I found myself gradually warming up to this biography of the "great chief justice," and while it serves as a good, basic intro to Marshall's life and accomplishments, it does manifest some substantial shortcoming. Marshall is a great figure to write about since he was involved in the Revolutionary War, the administrations of Washington and Adams, early American diplomatic initiatives (especially with the French), the Virginia constitutional ratifying convention, and in making the Supreme Court the powerful nationalizing branch of the government. So one of the important contributions of the book is that it constitutes a basic history of the revolutionary and early national periods, not penetrating too deeply but more skimming on the surface of events. One of the real strong points of the book is its discussion of how treacherous and dangerous the French were to the young American nation. The author has written an entire book on this topic, so he can address this topic adroitly and in detail.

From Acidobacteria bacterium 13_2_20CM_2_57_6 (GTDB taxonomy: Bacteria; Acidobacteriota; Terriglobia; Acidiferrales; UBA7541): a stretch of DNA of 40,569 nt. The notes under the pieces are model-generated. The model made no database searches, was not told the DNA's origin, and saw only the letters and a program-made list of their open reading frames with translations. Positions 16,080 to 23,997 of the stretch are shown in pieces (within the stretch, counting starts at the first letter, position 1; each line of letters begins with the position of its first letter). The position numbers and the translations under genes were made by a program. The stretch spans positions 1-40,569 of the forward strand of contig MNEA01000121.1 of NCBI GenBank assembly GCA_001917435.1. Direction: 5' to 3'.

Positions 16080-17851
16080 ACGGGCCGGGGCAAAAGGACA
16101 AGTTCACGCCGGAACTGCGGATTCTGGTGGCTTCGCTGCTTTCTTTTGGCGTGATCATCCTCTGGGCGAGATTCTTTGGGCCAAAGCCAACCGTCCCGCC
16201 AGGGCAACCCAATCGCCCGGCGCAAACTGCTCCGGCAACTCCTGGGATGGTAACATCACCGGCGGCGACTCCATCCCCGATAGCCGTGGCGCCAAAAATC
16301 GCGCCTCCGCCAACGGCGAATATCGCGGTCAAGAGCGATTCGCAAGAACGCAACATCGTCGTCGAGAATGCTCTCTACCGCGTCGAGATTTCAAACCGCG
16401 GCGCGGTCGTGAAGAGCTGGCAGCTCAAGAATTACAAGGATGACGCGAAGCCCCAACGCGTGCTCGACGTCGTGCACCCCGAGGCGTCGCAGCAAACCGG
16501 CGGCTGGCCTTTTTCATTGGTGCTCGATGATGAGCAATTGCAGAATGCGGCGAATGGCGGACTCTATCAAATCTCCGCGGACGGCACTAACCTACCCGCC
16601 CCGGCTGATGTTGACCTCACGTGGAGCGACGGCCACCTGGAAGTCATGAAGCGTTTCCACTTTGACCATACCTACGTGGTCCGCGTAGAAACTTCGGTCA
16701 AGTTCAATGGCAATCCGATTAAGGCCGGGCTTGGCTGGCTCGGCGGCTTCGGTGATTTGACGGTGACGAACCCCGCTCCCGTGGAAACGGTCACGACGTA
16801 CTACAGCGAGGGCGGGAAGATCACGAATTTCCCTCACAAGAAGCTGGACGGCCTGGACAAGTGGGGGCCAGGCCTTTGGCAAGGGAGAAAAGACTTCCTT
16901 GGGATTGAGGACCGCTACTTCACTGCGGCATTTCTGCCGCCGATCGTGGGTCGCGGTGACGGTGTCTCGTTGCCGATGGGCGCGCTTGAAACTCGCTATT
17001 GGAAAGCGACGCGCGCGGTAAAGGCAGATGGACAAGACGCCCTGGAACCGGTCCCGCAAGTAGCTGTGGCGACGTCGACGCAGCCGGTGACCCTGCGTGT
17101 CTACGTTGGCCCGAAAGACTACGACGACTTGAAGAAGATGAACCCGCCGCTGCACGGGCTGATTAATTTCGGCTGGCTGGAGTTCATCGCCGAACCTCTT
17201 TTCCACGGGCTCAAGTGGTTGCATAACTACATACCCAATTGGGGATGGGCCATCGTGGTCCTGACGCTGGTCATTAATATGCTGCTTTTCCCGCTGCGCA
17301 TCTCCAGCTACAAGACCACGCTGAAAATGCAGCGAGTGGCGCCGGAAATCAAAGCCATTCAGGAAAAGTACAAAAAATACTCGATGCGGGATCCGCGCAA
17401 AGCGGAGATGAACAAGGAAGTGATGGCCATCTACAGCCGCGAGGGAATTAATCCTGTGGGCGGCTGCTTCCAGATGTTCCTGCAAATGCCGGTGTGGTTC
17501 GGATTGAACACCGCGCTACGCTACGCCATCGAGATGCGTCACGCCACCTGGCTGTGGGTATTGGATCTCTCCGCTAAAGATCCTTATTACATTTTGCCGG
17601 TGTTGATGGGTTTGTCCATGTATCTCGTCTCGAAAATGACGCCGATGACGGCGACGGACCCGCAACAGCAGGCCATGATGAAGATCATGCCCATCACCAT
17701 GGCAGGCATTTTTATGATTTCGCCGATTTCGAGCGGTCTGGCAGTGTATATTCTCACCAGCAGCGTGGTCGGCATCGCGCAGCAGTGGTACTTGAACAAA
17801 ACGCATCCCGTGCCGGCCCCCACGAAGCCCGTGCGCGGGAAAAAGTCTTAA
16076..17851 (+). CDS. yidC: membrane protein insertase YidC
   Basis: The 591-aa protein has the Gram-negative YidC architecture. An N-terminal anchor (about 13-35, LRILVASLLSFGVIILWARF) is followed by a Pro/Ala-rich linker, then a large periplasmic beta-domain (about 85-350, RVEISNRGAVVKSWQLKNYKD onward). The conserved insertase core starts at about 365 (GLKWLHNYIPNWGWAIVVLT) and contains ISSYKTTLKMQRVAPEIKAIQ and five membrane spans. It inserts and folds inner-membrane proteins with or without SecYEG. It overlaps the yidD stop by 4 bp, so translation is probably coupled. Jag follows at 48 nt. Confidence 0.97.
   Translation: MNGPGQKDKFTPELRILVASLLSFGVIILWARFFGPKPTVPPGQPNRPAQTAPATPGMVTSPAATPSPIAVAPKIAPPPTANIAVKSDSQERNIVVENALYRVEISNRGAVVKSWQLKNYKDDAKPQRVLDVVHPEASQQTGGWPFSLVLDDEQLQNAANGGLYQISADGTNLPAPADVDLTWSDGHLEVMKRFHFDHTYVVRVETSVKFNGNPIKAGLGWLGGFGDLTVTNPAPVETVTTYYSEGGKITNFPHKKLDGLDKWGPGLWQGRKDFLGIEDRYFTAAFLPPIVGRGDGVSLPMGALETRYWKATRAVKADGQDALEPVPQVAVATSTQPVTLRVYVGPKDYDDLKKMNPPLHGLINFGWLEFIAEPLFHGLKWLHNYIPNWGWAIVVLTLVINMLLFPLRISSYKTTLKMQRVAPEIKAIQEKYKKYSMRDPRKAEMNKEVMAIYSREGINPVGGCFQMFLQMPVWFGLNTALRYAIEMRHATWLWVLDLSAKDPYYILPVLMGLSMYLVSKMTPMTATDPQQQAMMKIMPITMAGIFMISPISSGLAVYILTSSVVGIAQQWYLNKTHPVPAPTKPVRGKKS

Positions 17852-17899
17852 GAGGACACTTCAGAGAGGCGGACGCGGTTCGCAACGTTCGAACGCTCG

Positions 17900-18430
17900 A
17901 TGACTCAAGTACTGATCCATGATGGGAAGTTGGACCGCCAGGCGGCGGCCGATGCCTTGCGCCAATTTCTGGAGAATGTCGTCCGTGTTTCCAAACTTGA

The major negative aspect of the book is the author's continual vendetta against Jefferson (in virtually every chapter). TJ may have committed "treason"; he lacked architectural skills; manifested irrational bitterness; sought to destroy the federal judiciary (somewhat true);"blatantly violated the Constitution" as president; pulled all sorts of dirty tricks against political opponents; had a "lust for power"; overdid his prosecution of Aaron Burr; and had disdain for law and the right to trial by jury. A lot of these points have been argued over by historians for generations; and certainly though I admire TJ, I am the first to admit he could act the rascal on occasion (and very well cover his tracks).